How often do you have the opportunity to physically get in front of potential customers and speak with them about your business?
Probably not too often.
More likely your potential customers will read about your business online to get the information they need.
This means there’s a lot riding on what you say, how you say it and when it’s said—and it can all impact whether your potential customer decides to reach for their wallet...or not.
Simply put, website content improves sales. So mastering how you write website copy can make or break your company's chances of growing.
These five tips will help you write copy that makes your website visitors say, “Heck yah, I’m in!” In other words, let’s use copy to improve your conversion rate.
The first step in knowing your dream client is to be able to point them out. Know their attributes, characteristics and demographics.
And before we go any further, don’t think that any and all people are your ideal customers.
Not every person is going to be in the market for your services. Some people may never seek your product or service so they can’t all be ideal.
Once you can identify your dream customer in a crowd, then it’s time to really get to know them.
Do you know their likes and dislikes? Can you address their pain points? What are their aspirations and goals? This is intimate stuff.
You may already have this knowledge in your head or on paper based on experience and interactions with your customers—and that’s great!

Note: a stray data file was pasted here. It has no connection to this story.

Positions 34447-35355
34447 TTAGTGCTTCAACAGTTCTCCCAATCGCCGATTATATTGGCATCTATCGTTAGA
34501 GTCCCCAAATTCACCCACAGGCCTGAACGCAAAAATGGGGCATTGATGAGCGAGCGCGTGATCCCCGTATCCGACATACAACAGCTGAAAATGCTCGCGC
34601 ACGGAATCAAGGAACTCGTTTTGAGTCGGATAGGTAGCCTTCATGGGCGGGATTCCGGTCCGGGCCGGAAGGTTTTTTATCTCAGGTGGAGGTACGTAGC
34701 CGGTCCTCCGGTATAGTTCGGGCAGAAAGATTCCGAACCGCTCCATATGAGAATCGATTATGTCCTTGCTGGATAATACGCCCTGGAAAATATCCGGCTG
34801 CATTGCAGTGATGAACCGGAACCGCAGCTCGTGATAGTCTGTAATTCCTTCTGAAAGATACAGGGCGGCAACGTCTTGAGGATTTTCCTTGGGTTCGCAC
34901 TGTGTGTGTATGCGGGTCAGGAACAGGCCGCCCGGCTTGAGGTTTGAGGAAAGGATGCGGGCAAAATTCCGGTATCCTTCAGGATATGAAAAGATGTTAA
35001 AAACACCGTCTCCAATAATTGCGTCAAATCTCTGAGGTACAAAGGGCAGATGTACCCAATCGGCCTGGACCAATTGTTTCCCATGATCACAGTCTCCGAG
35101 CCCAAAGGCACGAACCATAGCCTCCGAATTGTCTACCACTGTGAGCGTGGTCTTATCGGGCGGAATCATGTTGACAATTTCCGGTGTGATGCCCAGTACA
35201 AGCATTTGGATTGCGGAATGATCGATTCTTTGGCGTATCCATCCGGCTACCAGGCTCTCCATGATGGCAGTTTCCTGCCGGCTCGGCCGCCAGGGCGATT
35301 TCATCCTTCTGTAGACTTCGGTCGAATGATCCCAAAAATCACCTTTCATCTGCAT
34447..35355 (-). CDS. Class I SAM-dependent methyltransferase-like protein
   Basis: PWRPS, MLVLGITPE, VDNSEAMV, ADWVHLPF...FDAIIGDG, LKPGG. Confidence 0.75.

If you don’t, then you’ll need to spend some time asking the right questions and take the time to listen to the answers your customers provide.
The reason you want to know your dream customer inside and out is because the highest converting copy you could ever write for your website will address their distinct needs and present your business as the solution.
Let’s walk through an example.
Pretend you have a window cleaning business and your ideal customers are working professionals who live in a detached home with two kids.
They are proud homeowners but don’t have the time to keep up with the work. Their needs are balancing work & play and desperately seeking quality family time.
Here are two versions of some copy you could present to these potential customers. Which do you think is more compelling for the example ideal customer?
Although, based on the example, your ideal customer may be seeking the best in town since they care about their home, the copy on the right is more compelling.
The dream client in this instance wants shiny windows but doesn’t have the time to put in the work. And if they don’t have to clean the windows, they’ll have more time for other things, like family.